"Between the bio-inspired nature of the project, working with experts across different disciplines and mentoring undergraduate interns, this is one of the papers that I am most proud of," said Percival. "The paper's findings were also very important. We were able to demonstrate that ion selectivity can be increased independently of the membrane resistance, which is quite advantageous."
Partnerships and paths forward
The Sandia team also collaborated with Shane Walker, a civil engineering professor at The University of Texas at El Paso, to further test the membrane. Walker and his team compared Sandia's electrodialysis membrane to commercially available membranes in a complex, lab-scale electrodialysis system. They looked at a number of parameters including salinity reduction, electricity consumption and water permeance.
"Our UT El Paso partners analyzed our membrane in a real electrodialysis system," Rempe said. "They put membrane samples into their lab-scale system, ran a whole bunch of tests and compared our membrane to commercial membranes. Our membrane did quite well."
Walker's team found that Sandia's bio-inspired membrane was competitive with commercial electrodialysis membranes. Specifically, Sandia's membrane was above average in terms of current density. Water permeance, which is related to the movement of water from the salty-input water to the fresh water, was higher than average. Sandia's membrane was slightly below average in terms of salinity reduction after an hour of run-time and consumed more electricity than most of the six membrane pairs tested.
These results were published in a paper in the scientific journal Membranes on March 19. In the paper, the researchers concluded that while the Sandia's bio-inspired membrane was competitive with commercial membranes, there is still room for improvement. Hopefully, companies can learn from this bio-inspired membrane to improve the efficiencies of their electrodialysis membranes.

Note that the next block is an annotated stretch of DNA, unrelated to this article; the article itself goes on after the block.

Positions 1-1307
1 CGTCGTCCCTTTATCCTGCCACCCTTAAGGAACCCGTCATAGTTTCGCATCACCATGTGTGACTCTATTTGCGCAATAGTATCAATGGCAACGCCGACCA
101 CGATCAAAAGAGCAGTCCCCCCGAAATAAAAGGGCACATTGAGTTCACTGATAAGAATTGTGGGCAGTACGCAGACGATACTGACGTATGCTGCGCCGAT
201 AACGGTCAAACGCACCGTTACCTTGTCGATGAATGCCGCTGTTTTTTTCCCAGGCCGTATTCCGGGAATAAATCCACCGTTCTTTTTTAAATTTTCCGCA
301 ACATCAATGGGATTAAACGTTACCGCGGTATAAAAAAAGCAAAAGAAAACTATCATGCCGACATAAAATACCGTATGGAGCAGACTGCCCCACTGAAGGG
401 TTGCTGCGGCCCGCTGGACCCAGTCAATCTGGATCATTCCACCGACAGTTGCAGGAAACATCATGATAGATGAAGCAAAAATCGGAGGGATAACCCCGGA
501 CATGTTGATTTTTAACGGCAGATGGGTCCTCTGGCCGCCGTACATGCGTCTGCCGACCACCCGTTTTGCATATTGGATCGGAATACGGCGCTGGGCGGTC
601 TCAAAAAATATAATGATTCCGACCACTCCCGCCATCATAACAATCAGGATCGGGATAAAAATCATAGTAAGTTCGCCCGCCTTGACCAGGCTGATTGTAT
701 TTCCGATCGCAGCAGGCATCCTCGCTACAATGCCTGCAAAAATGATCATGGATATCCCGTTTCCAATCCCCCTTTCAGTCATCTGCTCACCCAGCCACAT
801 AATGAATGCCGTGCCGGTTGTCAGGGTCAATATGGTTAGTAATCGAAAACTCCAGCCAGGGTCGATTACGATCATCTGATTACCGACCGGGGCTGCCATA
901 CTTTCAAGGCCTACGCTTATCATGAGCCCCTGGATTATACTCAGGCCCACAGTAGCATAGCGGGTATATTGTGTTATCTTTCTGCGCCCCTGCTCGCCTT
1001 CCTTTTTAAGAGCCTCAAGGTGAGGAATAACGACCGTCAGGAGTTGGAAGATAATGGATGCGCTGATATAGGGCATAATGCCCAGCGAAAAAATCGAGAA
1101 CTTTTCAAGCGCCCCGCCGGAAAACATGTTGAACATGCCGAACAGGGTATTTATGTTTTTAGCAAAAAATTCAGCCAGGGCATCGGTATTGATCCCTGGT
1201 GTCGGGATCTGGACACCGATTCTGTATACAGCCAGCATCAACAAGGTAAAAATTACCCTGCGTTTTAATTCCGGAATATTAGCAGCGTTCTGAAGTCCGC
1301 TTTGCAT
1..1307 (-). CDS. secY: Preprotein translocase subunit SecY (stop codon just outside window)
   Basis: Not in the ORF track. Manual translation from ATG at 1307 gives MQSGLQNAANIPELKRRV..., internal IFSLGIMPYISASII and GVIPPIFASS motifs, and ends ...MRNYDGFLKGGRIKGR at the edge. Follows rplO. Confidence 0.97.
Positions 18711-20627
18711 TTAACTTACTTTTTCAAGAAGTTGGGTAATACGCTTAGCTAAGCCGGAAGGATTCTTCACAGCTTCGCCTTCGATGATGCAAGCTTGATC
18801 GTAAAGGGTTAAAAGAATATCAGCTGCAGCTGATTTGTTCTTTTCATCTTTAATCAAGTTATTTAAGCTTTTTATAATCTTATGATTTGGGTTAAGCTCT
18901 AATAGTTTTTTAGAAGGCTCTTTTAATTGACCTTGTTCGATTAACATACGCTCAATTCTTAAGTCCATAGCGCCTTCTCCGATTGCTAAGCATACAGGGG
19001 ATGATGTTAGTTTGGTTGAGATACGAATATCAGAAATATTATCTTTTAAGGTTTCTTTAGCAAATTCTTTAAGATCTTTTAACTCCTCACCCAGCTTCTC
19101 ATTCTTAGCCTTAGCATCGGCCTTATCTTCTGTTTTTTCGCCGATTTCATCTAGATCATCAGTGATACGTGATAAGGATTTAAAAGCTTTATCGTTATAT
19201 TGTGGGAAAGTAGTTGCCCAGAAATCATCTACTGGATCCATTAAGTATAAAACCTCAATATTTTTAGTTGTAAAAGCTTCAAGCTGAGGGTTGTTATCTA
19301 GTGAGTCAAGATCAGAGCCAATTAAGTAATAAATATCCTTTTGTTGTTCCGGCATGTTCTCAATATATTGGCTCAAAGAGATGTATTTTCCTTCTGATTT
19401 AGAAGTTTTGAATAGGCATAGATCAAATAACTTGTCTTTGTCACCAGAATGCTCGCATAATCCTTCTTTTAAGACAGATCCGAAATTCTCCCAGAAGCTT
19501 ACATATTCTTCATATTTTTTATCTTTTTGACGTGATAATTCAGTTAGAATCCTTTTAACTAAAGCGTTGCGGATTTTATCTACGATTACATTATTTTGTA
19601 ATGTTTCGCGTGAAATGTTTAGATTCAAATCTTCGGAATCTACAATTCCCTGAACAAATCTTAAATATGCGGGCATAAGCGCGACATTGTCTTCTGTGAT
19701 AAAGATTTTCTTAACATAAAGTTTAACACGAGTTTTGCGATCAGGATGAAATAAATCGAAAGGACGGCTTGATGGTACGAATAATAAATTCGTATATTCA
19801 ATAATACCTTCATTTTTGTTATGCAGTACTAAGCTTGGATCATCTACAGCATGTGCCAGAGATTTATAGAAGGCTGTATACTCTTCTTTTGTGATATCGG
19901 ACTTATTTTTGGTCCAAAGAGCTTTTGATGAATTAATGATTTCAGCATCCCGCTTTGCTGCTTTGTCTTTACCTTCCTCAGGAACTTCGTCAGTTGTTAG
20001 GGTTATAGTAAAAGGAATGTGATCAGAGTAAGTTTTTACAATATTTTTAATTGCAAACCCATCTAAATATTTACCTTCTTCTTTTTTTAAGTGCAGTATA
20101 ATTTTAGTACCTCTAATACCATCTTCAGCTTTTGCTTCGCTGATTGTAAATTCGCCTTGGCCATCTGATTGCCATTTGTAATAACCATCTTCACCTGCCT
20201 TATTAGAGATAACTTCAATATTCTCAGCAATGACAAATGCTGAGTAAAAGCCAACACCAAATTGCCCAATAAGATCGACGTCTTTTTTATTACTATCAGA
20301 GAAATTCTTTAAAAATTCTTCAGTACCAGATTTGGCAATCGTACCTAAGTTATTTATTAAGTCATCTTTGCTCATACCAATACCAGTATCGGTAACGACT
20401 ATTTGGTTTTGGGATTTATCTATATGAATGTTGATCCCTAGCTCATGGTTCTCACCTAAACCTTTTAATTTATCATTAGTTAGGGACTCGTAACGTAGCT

In the future, Rempe would like to design an electrodialysis membrane that can separate out specific economically valuable ions, such as rare earth metal ions. Rare earth metals are used in automotive catalytic converters, powerful magnets, rechargeable batteries and cell phones and are mostly mined in China.
"The natural next step of the project is to use biology, again, as inspiration to design a membrane that will specifically move rare earth ions across a membrane," Rempe said. "Rare earth metals are valuable, and the lack of domestic supply is a national security issue. Together, taking care of our water supply and recycling our valuable minerals are important for environmental security and climate mitigation."
This project was funded by Sandia's Laboratory Directed Research and Development program and the channelrhodopsin research was conducted at the Center for Integrated Nanotechnologies.
Sandia National Laboratories is a multimission laboratory operated by National Technology and Engineering Solutions of Sandia LLC, a wholly owned subsidiary of Honeywell International Inc., for the U.S. Department of Energy's National Nuclear Security Administration. Sandia Labs has major research and development responsibilities in nuclear deterrence, global security, defense, energy technologies and economic competitiveness, with main facilities in Albuquerque, New Mexico, and Livermore, California.